Laparoscopic blockage of uterine artery in the management of large cornual pregnancy

This video demonstrated “temporary blockage of uterine artery” as a specific preprocessing, which could prevent potential large quantities of blood loss significantly.
Laparoscopic blockage of uterine artery in the management of large cornual pregnancy

VOLUME 115, ISSUE 5, P1350-1352


Yunxi Zheng, MD, Yun Chen, MM, Xiaofang Yi, MD 



To present a technique of temporary uterine artery clamping before laparoscopic surgery for prevention of blood loss in cornual ectopic pregnancy.


Step-by-step explanation of the entire surgical procedure using video and still images (Canadian Task Force classification III).


Tertiary university-based hospital.


A 37-year-old woman who presented with amenorrhea of 55 days and extremely high β-hCG level of 281,400 mIU/mL. Transvaginal ultrasound examination revealed a 7 cm mass with ample blood supply invading the muscularis layer around the right uterine cornua.


Institutional Review Board and Ethics Committee approval was obtained. After pelvic adhesiolysis, retroperitoneum was dissected and the bilateral uterine arteries were exposed. To reduce the possibility of massive hemorrhage, titanium clips were used to temporarily block the bilateral uterine arteries. Laparoscopic inspection showed the mass as dark and blue, consistent with the diagnosis of cornual pregnancy. After removal of the cornual lesion, 2-0 Vicryl was used to reconstruct the uterine cornua. At the end of the surgery, the titanium clips were removed to reverse the uterine blood supply.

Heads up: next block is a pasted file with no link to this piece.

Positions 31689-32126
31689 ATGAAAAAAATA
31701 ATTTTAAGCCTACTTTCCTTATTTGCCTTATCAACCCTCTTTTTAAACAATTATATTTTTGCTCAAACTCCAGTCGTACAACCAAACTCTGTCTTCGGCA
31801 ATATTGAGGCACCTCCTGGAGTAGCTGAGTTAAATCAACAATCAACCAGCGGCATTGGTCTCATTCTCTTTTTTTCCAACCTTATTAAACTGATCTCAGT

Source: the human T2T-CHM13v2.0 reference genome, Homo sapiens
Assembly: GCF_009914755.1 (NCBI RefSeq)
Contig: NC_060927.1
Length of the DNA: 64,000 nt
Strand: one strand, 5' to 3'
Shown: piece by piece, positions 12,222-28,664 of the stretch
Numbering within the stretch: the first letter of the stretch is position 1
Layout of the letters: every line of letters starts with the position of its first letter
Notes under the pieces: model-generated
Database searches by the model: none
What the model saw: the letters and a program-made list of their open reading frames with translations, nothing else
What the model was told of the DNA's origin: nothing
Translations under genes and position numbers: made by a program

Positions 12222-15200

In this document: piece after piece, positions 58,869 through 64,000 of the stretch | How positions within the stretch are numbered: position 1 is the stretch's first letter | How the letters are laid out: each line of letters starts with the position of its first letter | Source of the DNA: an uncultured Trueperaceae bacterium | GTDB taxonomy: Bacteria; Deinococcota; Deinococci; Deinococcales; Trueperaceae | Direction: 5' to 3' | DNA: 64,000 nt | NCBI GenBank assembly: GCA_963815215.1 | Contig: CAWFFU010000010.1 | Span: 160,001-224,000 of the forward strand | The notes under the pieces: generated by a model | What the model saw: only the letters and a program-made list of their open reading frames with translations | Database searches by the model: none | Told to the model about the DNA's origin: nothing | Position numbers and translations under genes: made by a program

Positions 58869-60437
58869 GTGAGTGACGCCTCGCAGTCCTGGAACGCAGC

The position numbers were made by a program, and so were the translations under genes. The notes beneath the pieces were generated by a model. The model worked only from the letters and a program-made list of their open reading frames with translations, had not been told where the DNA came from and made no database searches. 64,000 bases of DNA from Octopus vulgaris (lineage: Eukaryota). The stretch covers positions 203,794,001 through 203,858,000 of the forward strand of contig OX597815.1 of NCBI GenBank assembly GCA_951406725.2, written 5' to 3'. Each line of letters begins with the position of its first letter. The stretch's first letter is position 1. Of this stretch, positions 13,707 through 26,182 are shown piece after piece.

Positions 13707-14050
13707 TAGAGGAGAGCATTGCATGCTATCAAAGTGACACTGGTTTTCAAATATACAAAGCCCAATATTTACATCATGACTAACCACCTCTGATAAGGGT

Main Outcome Measurement(s)

The surgery lasted for about 2 hours, with estimated blood loss of only 50 mL. The patient recovered completely and was discharged 2 days postoperatively, without any further bleeding or postoperative complications. The pathological examination confirmed the diagnosis of cornual pregnancy.


One month later, the β-hCG levels decreased to within normal range. At 6-month postoperative follow-up, ultrasound examination showed a normal size uterus.


Temporary blockage of the uterine artery during surgery could prevent heavy blood loss, especially in difficult surgeries such as myomectomy for complex uterus fibromas or adenomyomectomy. Moreover, this technique would be feasible for emergent cases, including conservative surgery for cesarean pregnancy, and could also replace traditional uterine artery embolization for treating cornual pregnancy.